Automated fulfillment logic is an important best practice for any omnichannel retailer to employ during typical operations and it is often customized to account for different preferences among geographies or expected seasonal demand shifts. When supply emergencies erupt, like missed shipments caused by a bankrupt cargo carrier, the algorithm can be tweaked in a number of ways to minimize out-of-stocks. If the shortage is small or temporary, assigning fulfillment priority by order volume is a way to react to demand changes in real-time. During a severe shortage where out-of-stocks will be unavoidable, allocation limits can be set to distribute inventory to the most vital locations and customers.

Ship from any store
Maximizing the value of fulfillment logic is directly correlated with the volume of shipping centers in a network. That’s why empowering every location, regardless of how many there are, to ship orders strengthens resiliency to inventory disruption. Retailers that can ship from any store can truly employ best store fulfillment where each order is routed to the location best suited to fill it. Which store is “best” is a matter decided by retailers to achieve specific goals. Many route orders based on geography so orders arrive at their destinations quickly, but during supply shortages this can be changed to fulfill based on inventory thresholds. Analyzing historic data from these fulfillment patterns provides useful intelligence that can be used to improve accuracy on forecasting future demand for the same and similar merchandise.

Another benefit of shipping from any store is that inventory risk is reduced. Instead of sitting idle in a warehouse waiting for an e-commerce order, inventory is stocked on store shelves. That exposes it to conversion from more channels because it can be purchased by a brick-and-mortar customer or sent out as a Web, phone or mail order item. This increases turnover rates and lowers the cost of holding inventory, enabling retailers to hold more merchandise without incurring additional cost. This buffer is useful for preventing sellouts when supply tightens.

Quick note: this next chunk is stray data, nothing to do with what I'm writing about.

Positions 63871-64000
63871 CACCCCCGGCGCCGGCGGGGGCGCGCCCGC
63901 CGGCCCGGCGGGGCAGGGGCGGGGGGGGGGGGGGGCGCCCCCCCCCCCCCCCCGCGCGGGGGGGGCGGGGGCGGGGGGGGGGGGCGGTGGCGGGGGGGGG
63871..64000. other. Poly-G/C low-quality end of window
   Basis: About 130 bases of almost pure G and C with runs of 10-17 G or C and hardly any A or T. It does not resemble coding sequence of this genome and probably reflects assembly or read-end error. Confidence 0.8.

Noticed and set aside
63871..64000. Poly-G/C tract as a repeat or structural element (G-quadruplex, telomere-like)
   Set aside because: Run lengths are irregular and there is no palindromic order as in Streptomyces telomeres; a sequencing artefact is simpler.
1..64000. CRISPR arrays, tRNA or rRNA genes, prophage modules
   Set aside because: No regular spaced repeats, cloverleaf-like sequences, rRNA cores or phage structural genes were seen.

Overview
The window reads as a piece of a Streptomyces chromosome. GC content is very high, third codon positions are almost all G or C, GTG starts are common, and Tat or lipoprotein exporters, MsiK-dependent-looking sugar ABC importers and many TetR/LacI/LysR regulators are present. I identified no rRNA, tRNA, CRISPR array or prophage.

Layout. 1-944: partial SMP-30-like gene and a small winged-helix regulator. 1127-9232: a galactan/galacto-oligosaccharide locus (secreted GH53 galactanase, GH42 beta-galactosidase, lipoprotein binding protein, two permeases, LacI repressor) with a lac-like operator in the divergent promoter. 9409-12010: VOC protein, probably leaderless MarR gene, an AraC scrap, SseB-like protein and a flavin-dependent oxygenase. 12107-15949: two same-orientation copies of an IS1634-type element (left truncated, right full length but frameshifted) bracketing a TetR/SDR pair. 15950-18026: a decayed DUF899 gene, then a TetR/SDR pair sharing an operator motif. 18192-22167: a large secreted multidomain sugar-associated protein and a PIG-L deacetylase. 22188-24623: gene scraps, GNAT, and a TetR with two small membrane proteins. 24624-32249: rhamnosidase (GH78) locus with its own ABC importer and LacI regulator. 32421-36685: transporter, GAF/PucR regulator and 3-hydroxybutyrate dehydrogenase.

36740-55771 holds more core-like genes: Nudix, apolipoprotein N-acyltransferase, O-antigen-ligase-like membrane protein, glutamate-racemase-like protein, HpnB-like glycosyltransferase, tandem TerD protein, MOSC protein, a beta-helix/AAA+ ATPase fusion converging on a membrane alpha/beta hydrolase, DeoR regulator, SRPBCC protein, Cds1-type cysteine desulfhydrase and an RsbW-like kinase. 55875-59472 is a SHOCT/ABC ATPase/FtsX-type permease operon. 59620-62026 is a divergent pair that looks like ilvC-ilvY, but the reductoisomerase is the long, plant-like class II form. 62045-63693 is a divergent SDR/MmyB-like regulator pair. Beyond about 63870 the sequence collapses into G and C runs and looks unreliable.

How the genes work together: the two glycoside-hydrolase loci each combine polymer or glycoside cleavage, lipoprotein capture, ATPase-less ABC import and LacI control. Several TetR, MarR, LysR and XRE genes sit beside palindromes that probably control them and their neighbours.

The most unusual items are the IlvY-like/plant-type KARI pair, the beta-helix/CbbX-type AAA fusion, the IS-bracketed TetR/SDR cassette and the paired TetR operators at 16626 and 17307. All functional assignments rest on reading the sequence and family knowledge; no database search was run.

Prioritize channel partners
Retailers that work with channel partners can assign each one a priority in their fulfillment algorithms. For example, retailers who sell on eBay may choose to assign it lower priority since consumers who purchase there tend to be less loyal. They may choose to do the same with Amazon, or even assign it a higher priority since the company penalizes partners that run out of stock. Prioritization can vary based on what makes sense for the retailer or how important each channel is to its business. The key is utilizing automated fulfillment to ensure the highest-valued customers are served and retained.

Maximizing fulfillment boosts service levels for consumers and efficiency for inventory during typical business cycles, and provides a competitive edge for omnichannel retailers. When outside factors squeeze supply, it allows retailers to optimize how inventory is fulfilled so sellouts are minimized and localized to the channels and locations where their impacts can be best contained. Bracing for uncertainty, like the Hanjin collapse, keeps the smartest retailers nimble and able to weather “supply storms” unscathed.

Ian Goldman, president and CEO of Celerant Technology, is an expert software engineer with 25 years of experience developing advanced management solutions that offer integrated omnichannel capabilities for progressive retailers.